Following the murder of Trayvon Martin in Florida, Dateline‘s Amos Roberts has been looking into their gun laws, which allow people to use lethal force against others, if they believe their life in in danger.
But is self defence being used to get away with murder?
The tragic killing of a young black man, 17-year-old Trayvon Martin, by a neighbourhood watchman in Florida earlier this year has generated worldwide media interest and drawn attention to the state’s controversial ‘Stand Your Ground’ gun law.
Since the law was introduced in 2005, the rate of justifiable homicide in Florida has almost tripled. On Tuesday, Dateline’s Amos Roberts reports from Florida, with a closer look at the law that allows people to use lethal force against others – not just in their own homes, but anywhere they have a legal right to be – if they believe their life is in danger.
It took six weeks and enormous public pressure before George Zimmerman, who claimed he was acting in self-defence, was charged with the murder of Trayvon Martin. There are many people, like Martin’s parents, living with the devastating impact of what critics label Florida’s ‘shoot first’ law, that are angry it can give killers immunity from prosecution.
In Florida, Roberts meets the family of Brandon Baker who was shot and killed just nine days after Martin. Police did not arrest his shooter, and his family is fighting for justice. “It just reminds me of the old western movies,” Bonnie Baker, Brandon’s grieving mother, tells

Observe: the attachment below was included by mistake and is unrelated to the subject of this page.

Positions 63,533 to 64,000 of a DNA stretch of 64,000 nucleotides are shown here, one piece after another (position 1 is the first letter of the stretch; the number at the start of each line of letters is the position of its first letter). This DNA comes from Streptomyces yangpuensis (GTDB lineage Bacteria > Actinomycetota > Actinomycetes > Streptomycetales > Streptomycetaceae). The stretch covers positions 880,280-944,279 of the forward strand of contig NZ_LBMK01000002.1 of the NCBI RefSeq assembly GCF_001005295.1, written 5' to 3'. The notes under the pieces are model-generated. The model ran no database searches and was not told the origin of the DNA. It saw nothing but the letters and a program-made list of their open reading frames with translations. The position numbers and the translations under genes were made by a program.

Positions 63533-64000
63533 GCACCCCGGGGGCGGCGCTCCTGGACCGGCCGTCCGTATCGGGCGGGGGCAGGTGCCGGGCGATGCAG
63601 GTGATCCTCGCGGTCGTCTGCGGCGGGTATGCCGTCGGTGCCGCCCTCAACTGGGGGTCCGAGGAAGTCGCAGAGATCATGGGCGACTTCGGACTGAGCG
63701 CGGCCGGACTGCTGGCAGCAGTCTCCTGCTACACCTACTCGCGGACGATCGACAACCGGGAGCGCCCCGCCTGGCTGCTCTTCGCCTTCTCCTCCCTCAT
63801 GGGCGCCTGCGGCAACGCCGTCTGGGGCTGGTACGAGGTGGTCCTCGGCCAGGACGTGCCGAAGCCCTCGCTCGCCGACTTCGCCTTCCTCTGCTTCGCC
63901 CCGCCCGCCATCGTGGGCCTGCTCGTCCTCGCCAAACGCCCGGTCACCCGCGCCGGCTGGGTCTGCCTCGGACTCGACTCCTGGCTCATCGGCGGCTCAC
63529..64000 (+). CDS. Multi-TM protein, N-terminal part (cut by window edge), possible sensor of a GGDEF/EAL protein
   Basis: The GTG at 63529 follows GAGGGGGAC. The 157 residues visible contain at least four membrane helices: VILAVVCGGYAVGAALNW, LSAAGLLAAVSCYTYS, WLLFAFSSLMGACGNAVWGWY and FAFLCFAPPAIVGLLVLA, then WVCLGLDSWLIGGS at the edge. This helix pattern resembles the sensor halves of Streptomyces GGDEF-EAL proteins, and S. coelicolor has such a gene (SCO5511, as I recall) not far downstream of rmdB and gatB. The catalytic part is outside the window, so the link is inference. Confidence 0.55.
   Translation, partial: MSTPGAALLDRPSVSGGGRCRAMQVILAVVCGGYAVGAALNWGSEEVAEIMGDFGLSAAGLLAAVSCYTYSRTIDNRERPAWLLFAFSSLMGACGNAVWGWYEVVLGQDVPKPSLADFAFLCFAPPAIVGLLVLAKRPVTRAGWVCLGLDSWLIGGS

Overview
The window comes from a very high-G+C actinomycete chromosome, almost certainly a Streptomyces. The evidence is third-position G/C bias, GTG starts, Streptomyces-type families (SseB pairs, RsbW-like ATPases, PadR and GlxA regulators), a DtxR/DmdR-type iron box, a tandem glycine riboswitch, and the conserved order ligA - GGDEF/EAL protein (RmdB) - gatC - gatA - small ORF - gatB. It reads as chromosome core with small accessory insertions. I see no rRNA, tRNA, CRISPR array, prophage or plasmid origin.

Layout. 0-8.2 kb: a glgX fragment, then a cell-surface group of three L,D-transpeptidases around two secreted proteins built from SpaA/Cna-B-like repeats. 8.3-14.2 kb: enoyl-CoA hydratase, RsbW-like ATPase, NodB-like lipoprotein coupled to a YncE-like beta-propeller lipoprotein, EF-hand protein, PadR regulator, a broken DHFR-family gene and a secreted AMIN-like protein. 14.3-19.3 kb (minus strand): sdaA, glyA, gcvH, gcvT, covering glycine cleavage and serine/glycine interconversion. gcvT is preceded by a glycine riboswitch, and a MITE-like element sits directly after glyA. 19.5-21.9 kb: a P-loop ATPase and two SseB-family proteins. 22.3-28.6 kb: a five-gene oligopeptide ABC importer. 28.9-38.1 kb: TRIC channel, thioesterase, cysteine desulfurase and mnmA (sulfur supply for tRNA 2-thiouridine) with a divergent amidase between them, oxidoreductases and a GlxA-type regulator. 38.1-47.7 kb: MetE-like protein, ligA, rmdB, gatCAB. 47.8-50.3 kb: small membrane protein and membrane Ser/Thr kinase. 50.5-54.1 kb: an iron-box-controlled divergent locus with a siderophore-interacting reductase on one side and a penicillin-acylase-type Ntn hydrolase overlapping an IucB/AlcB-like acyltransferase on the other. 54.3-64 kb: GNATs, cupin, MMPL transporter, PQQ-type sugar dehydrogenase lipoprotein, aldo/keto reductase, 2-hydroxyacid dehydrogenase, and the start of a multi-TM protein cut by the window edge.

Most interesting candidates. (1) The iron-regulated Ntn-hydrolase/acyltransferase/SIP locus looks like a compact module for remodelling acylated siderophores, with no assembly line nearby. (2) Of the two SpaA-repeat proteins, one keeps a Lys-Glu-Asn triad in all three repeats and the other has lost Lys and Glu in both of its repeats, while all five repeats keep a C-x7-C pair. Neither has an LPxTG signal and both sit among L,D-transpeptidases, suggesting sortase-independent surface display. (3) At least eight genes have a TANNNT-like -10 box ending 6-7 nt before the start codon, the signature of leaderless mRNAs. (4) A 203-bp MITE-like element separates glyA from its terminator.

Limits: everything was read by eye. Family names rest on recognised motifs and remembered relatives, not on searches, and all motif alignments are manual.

“I feel like we’re back in the wild, wild west where we should all strap on our belts and get our guns and our harnesses and just walk around. That’s the way it seems like it’s going,” she continued.
Critics believe Florida’s Stand Your Ground law lets people get away with murder with some even suggesting it is tantamount to a license to kill. In examining the impact of the controversial law, Dateline questions when self-defence can cross the line to murder.
Also on Dateline, Mark Davis reports from France on the growing popularity of the far-right leader Marine Le Pen, who took over the National Front from her father, Jean-Marie Le Pen just over a year ago. Davis asks Le Pen about her success in the current election, and if putting an end to immigration would be a key demand if the National Front secures a presence in parliament.